FIXME: Editor Vacancy!
The Multicast-HOWTO is ancient (relatively-speaking) and may be inaccurate or misleading in places, for that reason.
Before you can do any multicast routing, you need to configure the Linux kernel to support the type of multicast routing you want to do. This, in turn, requires you to decide what type of multicast routing you expect to be using. There are essentially four "common" types - DVMRP (the Multicast version of the RIP unicast protocol), MOSPF (the same, but for OSPF), PIM-SM ("Protocol Independent Multicasting - Sparse Mode", which assumes that users of any multicast group are spread out, rather than clumped) and PIM-DM (the same, but "Dense Mode", which assumes that there will be significant clumps of users of the same multicast group).
In the Linux kernel, you will notice that these options don't appear. This is because the protocol itself is handled by a routing application, such as Zebra, mrouted, or pimd. However, you still have to have a good idea of which you're going to use, to select the right options in the kernel.
For all multicast routing, you will definitely need to enable "multicasting" and "multicast routing". For DVMRP and MOSPF, this is sufficient. If you are going to use PIM, you must also enable PIMv1 or PIMv2, depending on whether the network you are connecting to uses version 1 or 2 of the PIM protocol.
Once you have all that sorted out, and your new Linux kernel compiled, you will see that the IP protocols listed, at boot time, now include IGMP. This is a protocol for managing multicast groups. At the time of writing, Linux supports IGMP versions 1 and 2 only, although version 3 does exist and has been documented. This doesn't really affect us that much, as IGMPv3 is still new enough that the extra capabilities of IGMPv3 aren't going to be that much use. Because IGMP deals with groups, only the features present in the simplest version of IGMP over the entire group are going to be used. For the most part, that will be IGMPv2, although IGMPv1 is sill going to be encountered.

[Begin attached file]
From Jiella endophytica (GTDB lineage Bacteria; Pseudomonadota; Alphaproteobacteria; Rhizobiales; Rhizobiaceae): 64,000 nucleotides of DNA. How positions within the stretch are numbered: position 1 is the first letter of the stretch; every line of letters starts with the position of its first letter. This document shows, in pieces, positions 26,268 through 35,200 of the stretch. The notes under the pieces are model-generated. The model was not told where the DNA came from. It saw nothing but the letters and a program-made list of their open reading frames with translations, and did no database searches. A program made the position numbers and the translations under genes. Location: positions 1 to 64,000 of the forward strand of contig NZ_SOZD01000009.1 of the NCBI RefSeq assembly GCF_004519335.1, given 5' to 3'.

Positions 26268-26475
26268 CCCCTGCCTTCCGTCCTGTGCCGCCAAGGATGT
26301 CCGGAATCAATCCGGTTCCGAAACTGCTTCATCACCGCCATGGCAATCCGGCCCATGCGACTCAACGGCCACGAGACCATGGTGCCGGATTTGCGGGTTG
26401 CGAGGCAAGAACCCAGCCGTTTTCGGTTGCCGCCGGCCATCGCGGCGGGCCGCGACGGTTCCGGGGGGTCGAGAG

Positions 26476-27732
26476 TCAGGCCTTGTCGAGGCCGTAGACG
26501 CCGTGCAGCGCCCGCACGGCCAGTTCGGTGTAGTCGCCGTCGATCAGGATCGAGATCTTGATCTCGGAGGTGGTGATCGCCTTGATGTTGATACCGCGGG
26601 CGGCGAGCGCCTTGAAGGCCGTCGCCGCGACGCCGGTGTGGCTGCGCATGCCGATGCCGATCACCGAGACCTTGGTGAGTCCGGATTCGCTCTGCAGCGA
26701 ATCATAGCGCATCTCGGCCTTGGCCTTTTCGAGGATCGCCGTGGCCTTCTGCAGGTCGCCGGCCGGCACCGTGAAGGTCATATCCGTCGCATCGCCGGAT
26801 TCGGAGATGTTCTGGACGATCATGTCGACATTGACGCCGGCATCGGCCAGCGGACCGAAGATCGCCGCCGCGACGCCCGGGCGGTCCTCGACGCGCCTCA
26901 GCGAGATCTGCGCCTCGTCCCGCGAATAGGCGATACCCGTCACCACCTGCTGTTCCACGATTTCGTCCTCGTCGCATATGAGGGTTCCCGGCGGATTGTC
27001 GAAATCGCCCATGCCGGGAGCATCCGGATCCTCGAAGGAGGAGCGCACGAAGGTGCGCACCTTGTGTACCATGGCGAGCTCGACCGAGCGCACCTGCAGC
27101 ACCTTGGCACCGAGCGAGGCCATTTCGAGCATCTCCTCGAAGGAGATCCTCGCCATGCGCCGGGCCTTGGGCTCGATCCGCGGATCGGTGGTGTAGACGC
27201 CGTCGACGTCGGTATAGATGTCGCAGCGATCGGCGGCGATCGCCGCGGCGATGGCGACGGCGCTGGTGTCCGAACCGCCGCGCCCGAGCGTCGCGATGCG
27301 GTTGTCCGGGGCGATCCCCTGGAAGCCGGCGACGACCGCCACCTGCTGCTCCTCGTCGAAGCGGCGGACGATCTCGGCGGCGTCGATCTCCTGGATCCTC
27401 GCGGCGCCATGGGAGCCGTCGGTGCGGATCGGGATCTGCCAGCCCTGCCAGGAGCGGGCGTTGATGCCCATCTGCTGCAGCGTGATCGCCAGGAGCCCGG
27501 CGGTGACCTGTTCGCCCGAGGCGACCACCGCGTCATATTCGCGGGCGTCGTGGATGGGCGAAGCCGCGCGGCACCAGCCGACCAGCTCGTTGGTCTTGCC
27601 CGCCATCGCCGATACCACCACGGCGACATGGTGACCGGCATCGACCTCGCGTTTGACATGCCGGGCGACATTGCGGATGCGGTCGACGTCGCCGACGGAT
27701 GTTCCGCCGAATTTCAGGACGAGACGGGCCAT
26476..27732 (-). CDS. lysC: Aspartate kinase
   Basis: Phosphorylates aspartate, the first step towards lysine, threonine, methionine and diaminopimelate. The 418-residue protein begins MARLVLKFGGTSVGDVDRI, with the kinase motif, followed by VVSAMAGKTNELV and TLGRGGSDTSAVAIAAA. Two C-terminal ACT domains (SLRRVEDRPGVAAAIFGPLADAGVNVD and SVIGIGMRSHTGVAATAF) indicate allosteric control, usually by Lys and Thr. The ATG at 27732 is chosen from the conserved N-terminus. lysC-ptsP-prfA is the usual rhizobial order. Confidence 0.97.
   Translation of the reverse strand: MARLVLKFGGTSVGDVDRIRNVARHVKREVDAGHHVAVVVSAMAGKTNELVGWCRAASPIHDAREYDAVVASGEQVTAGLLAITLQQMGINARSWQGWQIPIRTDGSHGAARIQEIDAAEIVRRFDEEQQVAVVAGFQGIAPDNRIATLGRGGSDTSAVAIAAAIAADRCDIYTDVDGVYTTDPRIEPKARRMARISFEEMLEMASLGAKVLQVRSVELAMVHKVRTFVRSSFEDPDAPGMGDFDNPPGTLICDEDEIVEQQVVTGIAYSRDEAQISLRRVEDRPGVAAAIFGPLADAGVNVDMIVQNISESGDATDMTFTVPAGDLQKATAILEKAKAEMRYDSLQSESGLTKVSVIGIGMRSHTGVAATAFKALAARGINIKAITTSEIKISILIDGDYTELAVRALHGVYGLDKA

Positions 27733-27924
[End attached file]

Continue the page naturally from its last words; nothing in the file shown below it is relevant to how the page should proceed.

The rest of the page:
So far, so good. We've enabled multicasting. Now, we have to tell the Linux kernel to actually do something with it, so we can start routing. This means adding the Multicast virtual network to the router table:
ip route add 126.96.36.199/4 dev eth0
(Assuming, of course, that you're multicasting over eth0! Substitute the device of your choice, for this.)
Now, tell Linux to forward packets...
echo 1 > /proc/sys/net/ipv4/ip_forward
At this point, you may be wondering if this is ever going to do anything. So, to test our connection, we ping the default group, 188.8.131.52, to see if anyone is alive. All machines on your LAN with multicasting enabled should respond, but nothing else. You'll notice that none of the machines that respond have an IP address of 184.108.40.206. What a surprise! :) This is a group address (a "broadcast" to subscribers), and all members of the group will respond with their own address, not the group address.
ping -c 2 220.127.116.11
At this point, you're ready to do actual multicast routing. Well, assuming that you have two networks to route between.
(To Be Continued!)